Ah, well. This ought to have been the ultimate vindication of the Nicholas Payne/Paul Daniel regime at the ENO. It was they who set in motion this new production of Wagner's Ring cycle; they too who inveigled Phyllida Lloyd, during their inspired joint regime at Opera North, from Manchester's Royal Exchange Theatre to direct her first operas, with stunning results.
If the newly revamped ENO's latest modern dress Rhinegold - hot on the heels of Scottish Opera's award winning effort - is a little less than arresting, it's not because of the music. It was not just Paul Daniel's shaping of the interludes, gradually worked up into fabulously controlled frenzies of orchestral wizardry, that registered, but the link passages that Wagner dots around, often welling up beneath a single vocal line - Tom Randle's prepossessing, gum-chewing, cigarette- swivelling Loge, or Iain Paterson's appealing Fasolt, at which the orchestra seemed to excel. And where the real magic was needed - the Tarnhelm music, where Andrew Shore's lucid Alberich shows off his new found toys, or the undertow to Patricia Bardon's galvanising Erda - delicate, finessed - if you blinked (as she did, incessantly), you probably missed something.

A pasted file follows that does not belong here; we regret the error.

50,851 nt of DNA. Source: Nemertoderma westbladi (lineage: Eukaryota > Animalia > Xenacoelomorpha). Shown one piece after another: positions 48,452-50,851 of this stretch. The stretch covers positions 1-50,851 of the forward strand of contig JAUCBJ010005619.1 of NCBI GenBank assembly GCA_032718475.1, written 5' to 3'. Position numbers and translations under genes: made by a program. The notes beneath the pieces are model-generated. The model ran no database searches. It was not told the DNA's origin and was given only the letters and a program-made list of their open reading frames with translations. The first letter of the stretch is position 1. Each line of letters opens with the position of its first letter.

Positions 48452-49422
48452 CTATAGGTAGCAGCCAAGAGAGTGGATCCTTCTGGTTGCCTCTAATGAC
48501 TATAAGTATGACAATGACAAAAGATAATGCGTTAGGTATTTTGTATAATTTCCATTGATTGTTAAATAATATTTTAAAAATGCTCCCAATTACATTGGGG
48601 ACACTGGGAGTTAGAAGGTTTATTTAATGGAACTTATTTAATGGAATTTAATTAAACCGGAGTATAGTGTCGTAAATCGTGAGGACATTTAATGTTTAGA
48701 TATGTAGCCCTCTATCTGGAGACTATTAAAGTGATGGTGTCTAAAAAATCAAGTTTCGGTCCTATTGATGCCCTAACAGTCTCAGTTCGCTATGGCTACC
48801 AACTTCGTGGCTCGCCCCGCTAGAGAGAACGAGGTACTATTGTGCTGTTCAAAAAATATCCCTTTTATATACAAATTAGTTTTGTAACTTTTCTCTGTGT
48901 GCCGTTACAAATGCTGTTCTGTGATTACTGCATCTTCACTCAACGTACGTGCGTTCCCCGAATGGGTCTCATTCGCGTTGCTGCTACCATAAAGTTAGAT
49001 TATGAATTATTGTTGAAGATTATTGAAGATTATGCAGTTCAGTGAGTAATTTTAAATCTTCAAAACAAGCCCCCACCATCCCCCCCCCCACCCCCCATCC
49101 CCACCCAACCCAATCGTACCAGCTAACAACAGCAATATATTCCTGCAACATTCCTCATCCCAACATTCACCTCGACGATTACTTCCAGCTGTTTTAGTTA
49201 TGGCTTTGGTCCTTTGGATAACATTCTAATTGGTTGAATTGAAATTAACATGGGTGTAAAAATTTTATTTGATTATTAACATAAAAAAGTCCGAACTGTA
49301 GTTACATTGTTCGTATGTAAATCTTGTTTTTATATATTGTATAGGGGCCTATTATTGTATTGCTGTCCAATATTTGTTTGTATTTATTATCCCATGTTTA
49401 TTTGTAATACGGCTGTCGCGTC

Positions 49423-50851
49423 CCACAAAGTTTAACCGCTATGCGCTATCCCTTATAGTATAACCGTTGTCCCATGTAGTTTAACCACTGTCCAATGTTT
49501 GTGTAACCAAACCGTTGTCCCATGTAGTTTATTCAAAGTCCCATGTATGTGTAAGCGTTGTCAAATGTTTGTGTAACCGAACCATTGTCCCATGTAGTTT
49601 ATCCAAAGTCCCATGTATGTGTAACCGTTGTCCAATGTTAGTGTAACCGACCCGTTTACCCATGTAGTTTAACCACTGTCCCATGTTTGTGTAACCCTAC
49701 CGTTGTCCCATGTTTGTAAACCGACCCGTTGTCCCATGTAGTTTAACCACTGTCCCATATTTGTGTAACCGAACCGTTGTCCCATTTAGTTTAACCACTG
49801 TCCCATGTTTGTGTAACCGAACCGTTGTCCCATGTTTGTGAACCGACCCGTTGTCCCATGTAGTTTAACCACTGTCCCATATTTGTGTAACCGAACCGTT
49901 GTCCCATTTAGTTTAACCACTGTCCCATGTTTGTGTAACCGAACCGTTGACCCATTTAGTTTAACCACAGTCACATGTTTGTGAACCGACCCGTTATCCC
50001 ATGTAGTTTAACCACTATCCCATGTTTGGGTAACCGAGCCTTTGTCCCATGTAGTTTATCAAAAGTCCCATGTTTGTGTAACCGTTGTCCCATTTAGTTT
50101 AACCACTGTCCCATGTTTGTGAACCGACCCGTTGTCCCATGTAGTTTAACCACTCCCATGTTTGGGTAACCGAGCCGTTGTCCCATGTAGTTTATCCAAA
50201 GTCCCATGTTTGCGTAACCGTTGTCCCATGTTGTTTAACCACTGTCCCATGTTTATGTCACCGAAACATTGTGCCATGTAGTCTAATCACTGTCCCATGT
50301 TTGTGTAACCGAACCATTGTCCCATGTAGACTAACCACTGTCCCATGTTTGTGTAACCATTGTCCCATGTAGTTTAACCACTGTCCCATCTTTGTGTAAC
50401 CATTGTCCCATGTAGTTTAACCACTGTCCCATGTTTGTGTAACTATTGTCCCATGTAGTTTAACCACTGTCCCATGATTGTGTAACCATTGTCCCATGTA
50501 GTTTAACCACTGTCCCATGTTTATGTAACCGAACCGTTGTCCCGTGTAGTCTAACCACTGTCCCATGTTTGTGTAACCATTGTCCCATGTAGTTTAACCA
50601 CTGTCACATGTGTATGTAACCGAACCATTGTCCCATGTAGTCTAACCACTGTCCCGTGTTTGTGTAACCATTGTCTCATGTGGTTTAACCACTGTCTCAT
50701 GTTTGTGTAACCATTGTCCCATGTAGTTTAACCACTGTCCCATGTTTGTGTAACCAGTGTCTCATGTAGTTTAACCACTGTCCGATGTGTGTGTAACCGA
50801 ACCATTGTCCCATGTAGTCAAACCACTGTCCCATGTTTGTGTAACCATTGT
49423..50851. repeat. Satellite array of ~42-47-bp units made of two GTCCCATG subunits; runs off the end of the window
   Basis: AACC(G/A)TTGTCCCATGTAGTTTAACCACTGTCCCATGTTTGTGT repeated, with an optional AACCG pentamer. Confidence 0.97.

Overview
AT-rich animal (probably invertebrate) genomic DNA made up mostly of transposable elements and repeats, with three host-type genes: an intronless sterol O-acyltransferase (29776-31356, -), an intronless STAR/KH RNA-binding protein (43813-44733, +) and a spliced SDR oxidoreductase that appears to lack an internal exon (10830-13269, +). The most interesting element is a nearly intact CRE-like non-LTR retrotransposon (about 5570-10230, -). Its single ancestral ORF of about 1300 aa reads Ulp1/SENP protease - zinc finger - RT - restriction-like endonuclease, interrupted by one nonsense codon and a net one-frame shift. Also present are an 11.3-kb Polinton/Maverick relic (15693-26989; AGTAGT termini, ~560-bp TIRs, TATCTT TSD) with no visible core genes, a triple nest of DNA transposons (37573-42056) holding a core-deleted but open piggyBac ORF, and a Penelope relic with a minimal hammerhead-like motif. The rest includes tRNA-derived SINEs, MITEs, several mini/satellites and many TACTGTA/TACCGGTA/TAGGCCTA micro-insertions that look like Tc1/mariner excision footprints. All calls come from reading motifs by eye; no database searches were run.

While Jeremy Sams' new translation works a treat, the production is full of ideas. Or half-ideas. And that's the problem. Here is the music delivering this skein of closely worked leitmotifs, every one of which tells a story, and something is evolving in front of our eyes which, to a casual dropper in, would seem unintelligible.
Mr and Mrs Wotan occupy a pleasant, airy Belgravia apartment; sons and daughters come and go (rather good ones: one would gladly hear more of Andrew Rees's Froh and Darren Jeffery's Donner, though acting here wasn't their line). We meet Robert Hayward's wonderfully sung Wotan getting out of a much-employed bath. He has only to open his mouth and this show, after a naffish but well sung Rhinemaidens opening, lifted onto a new plane.
Randle as yet lacks the cutting edge for Loge, though his sustained energy revealed new talents. It was the baddies who made the running: eclipsing even Shore's forceful Alberich, John Graham Hall's put-upon Mime, whose frettings in the gloom stole the show. What a dramatic range this guy, who once sung Aschenbach for an indisposed Robert Tear, has. There are a lot of gold hoses, a superb rope bridge and a clutter of other ideas. Thank Valhallas for what was happening in the pit.Reuse content